But he's still busy writing for Vertigo, including his ongoing supernatural series iZombie. His second Fables tie-in mini-series, Cinderella: Fables are Forever, finishes up in July, and he indicated he has some other Vertigo projects coming "down the line."
He's also writing for Boom! Studios, including the current Starborn comic and July's launch of the 12-issue mini-series, Elric: The Balance Lost. "I've got two other projects in the works, one a creator-owned ongoing and the other a six-issue work-for-hire miniseries, but I can't talk about specifics until they're announced at San Diego Comic Con this summer," Roberson said.
Sturges, the novelist and comic writer who recently wrote JSA All-Stars, doesn't have anything in September solicitations within the DCU. He also just finished a retreat with his former Clockwork Storybook pals (see Roberson's listing above). Sturges confirmed that he doesn't have any monthly comic currently scheduled within the DCU. But Sturges said, "To know what I'm doing next, fans should keep an eye on the San Diego Comic Con programming schedule because it looks like I'll be on a panel that's going to announce my next project, which is an OGN. Other than that, I'm focusing pretty heavily on a novel and on [the current Vertigo series] House of Mystery."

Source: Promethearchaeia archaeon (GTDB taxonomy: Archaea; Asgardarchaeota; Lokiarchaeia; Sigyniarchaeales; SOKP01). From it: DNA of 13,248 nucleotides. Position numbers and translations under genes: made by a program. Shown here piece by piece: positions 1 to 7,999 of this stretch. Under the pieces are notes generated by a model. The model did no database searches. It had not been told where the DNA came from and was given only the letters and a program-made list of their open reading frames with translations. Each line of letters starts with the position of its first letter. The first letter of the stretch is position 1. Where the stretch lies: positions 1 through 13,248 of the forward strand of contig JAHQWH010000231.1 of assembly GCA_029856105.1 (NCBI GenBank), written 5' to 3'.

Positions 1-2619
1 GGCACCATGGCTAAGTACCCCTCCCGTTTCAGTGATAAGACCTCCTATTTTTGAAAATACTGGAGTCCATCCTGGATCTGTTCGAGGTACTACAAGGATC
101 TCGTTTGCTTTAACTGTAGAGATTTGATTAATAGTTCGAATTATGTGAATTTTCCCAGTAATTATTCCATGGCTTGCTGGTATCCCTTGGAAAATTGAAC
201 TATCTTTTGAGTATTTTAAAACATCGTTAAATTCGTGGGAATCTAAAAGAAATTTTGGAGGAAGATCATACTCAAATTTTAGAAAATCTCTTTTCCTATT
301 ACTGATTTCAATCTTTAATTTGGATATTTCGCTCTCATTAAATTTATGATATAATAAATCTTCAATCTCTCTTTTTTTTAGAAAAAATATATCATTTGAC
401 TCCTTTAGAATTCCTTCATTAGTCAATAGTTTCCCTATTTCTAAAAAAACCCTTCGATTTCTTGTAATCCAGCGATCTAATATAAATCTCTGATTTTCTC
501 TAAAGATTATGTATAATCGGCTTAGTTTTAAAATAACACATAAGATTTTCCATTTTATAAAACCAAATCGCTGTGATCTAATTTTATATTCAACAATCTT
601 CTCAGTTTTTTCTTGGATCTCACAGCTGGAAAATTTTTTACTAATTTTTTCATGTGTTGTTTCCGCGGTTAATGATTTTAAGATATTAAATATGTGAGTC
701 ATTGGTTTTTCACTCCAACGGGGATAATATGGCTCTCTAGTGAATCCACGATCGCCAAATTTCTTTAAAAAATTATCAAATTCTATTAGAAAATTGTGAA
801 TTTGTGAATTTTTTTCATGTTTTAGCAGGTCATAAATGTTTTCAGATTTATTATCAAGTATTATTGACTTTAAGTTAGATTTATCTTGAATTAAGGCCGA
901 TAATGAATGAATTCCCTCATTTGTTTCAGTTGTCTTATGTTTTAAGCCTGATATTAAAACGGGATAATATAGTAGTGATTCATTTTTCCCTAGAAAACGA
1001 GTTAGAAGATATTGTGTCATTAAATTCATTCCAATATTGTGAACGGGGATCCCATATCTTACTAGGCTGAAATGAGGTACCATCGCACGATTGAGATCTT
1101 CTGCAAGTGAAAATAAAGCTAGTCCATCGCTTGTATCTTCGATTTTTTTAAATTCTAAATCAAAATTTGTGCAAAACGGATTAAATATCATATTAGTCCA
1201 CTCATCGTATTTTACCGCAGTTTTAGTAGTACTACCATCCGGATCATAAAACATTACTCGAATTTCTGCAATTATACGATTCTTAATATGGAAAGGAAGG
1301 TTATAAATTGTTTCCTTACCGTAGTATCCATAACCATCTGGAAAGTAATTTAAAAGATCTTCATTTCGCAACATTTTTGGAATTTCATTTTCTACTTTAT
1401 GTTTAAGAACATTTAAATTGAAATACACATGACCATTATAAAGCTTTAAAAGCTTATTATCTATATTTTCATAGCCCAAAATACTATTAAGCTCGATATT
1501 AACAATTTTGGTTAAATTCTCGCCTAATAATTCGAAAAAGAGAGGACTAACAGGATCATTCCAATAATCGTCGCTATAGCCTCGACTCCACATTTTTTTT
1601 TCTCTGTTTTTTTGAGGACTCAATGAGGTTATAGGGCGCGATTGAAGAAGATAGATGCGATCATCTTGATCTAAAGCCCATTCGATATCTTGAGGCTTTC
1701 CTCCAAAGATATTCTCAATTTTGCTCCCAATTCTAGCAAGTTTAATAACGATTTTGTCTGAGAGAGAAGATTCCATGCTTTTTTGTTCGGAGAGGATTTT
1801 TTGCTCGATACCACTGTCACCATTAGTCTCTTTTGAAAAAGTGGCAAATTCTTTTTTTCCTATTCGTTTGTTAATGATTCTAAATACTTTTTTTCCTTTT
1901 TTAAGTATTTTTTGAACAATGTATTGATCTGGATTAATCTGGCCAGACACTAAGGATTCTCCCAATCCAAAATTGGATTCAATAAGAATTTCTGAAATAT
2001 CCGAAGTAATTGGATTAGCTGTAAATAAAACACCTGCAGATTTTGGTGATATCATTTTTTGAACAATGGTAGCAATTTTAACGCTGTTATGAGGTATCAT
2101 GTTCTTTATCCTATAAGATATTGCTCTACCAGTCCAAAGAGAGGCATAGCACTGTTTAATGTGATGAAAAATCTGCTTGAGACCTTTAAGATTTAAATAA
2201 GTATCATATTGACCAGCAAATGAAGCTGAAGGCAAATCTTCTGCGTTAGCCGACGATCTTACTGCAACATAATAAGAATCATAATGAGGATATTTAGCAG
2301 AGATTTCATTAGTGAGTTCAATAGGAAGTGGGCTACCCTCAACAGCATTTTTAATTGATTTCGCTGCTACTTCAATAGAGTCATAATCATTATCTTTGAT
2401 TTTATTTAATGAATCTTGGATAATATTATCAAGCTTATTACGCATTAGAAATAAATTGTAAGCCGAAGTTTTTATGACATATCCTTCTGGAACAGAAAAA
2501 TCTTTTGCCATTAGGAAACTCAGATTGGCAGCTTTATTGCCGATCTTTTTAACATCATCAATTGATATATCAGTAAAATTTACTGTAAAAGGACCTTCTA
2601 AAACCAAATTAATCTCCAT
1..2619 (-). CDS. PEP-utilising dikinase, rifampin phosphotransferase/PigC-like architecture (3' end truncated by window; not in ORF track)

“It was just that my schedule didn't work out for the September launch date. I was chatting with Scott Snyder about possibilities earlier in the year, but with it all pegged for September, we needed to double ship the last issues of Detective Comics to get our Bat story complete in the time frame. That took priority and meant no time to work on something new. Simple as that!
“After I finish Detective #881, I'll be drawing Snapsot, a creator-owned, high-concept mini-series I've been planning with Andy Diggle for some years. Should be out at the end of the year in the U.K., with a U.S. release in 2012.”Got a comment? There's lots of Newsarama conversation on FACEBOOK and TWITTER. More on DCnU: